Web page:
Sustaining a catastrophic injury is something many people never recover from. The physical injuries may be painful or cause permanent damage. Victims may be forced to take time off work or even lose a job or career altogether. This is in addition to the untold amounts of mental and emotional distress many victims suffer.
There is also often a great deal of anger and anguish involved when the injury is caused by someone else’s negligence. Through a personal injury action, compensation may be available for both economic and non-economic damages. These damages are called compensatory damages.
Economic damages refer to things like medical bills or lost wages, while non-economic damages are things such as mental anguish or pain and suffering. The Ohio Tort Reform Act places no limit on the number of economic damages; however, the limit on non-economic damages is $250,000 or three times the number of economic damages the court awards. There are situations where more than this can be recovered. We will talk about this when you call me.
There is no limit on some types of non-economic damages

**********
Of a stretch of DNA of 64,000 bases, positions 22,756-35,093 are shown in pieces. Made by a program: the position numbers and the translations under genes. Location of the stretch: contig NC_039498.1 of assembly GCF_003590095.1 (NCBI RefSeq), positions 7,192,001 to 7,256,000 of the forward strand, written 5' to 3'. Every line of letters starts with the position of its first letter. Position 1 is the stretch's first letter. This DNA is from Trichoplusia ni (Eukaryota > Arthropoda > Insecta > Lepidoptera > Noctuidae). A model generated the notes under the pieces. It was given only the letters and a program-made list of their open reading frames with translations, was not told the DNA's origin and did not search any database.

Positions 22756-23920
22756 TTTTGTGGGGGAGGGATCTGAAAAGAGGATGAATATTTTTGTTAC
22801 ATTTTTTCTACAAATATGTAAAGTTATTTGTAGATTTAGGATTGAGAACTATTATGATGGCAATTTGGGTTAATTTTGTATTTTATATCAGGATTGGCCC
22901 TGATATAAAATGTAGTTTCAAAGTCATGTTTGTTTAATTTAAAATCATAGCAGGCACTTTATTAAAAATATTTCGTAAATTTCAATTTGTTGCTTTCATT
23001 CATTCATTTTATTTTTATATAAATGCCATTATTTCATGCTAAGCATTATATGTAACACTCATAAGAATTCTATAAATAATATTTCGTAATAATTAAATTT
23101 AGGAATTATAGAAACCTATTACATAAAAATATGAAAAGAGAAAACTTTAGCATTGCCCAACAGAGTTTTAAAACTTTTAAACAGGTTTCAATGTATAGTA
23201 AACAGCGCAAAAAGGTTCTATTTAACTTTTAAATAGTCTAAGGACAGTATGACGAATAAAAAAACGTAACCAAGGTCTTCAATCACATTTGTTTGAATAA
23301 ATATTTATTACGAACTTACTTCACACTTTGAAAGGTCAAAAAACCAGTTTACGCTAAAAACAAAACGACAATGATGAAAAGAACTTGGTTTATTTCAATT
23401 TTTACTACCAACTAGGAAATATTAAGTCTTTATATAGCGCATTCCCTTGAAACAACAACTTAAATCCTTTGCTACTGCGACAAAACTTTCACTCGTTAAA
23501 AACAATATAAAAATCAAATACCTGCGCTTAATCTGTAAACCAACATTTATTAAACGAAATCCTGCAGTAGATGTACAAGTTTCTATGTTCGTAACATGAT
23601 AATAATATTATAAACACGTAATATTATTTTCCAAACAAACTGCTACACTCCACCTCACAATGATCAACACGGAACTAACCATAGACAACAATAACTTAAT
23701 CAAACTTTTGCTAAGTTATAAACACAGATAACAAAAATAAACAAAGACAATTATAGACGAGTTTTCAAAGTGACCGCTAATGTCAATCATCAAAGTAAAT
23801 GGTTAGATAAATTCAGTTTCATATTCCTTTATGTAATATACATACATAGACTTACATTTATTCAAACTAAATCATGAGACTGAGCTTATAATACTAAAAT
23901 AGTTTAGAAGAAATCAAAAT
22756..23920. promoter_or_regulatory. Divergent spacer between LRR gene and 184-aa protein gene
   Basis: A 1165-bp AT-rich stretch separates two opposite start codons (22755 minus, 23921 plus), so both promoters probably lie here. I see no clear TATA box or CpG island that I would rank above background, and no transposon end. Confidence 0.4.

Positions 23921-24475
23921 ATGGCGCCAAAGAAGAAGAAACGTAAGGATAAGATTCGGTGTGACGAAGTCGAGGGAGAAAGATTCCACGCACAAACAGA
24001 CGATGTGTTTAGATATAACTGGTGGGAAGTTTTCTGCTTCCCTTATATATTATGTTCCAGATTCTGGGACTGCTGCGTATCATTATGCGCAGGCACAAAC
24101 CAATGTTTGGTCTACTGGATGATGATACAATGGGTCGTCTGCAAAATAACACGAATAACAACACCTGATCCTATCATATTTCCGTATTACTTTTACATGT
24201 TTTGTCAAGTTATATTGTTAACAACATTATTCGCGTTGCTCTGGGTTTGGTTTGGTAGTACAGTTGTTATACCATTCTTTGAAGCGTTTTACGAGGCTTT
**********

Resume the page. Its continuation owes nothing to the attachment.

However, there is an important exception to the cap for non-economic damages. There is no limit to the amount of non-economic damages that can be awarded in cases involving a victim of a catastrophic injury who has:
- A permanent and substantial physical deformity
- A physical functional injury that permanently prevents them from being able to independently care for themselves or perform life-sustaining activities
A permanent and substantial physical deformity could be something like the loss of a leg or other body part, or involve a situation where a vital organ, such as a kidney, needed to be removed. Victims who are unable to perform daily tasks such as bathing, dressing, or eating, may fall under the physical functional injury exception.
In many personal injury actions, proving that a victim qualifies for one of these exceptions can be challenging. It often involves a detailed analysis of every aspect of the victim’s life, and defendants will make aggressive arguments that the damage cap should apply. Having the benefit of an experienced personal injury attorney in these situations is essential.